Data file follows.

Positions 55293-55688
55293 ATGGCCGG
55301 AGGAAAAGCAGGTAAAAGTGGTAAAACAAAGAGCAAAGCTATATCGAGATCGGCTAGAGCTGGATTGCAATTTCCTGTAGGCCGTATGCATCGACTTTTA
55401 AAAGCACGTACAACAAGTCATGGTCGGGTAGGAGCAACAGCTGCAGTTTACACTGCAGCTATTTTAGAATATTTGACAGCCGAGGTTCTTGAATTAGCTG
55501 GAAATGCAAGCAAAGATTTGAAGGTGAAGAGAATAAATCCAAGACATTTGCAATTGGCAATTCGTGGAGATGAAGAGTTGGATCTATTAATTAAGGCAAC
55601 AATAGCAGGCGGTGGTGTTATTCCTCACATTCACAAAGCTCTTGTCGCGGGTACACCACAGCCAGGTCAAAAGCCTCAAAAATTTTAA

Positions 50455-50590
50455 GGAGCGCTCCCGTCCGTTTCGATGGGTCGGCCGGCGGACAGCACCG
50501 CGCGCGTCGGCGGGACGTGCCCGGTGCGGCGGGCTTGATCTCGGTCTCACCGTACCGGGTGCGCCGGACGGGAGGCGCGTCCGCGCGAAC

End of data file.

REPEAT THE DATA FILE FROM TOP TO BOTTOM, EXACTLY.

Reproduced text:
Positions 55293-55688
55293 ATGGCCGG
55301 AGGAAAAGCAGGTAAAAGTGGTAAAACAAAGAGCAAAGCTATATCGAGATCGGCTAGAGCTGGATTGCAATTTCCTGTAGGCCGTATGCATCGACTTTTA
55401 AAAGCACGTACAACAAGTCATGGTCGGGTAGGAGCAACAGCTGCAGTTTACACTGCAGCTATTTTAGAATATTTGACAGCCGAGGTTCTTGAATTAGCTG
55501 GAAATGCAAGCAAAGATTTGAAGGTGAAGAGAATAAATCCAAGACATTTGCAATTGGCAATTCGTGGAGATGAAGAGTTGGATCTATTAATTAAGGCAAC
55601 AATAGCAGGCGGTGGTGTTATTCCTCACATTCACAAAGCTCTTGTCGCGGGTACACCACAGCCAGGTCAAAAGCCTCAAAAATTTTAA

Positions 50455-50590
50455 GGAGCGCTCCCGTCCGTTTCGATGGGTCGGCCGGCGGACAGCACCG
50501 CGCGCGTCGGCGGGACGTGCCCGGTGCGGCGGGCTTGATCTCGGTCTCACCGTACCGGGTGCGCCGGACGGGAGGCGCGTCCGCGCGAAC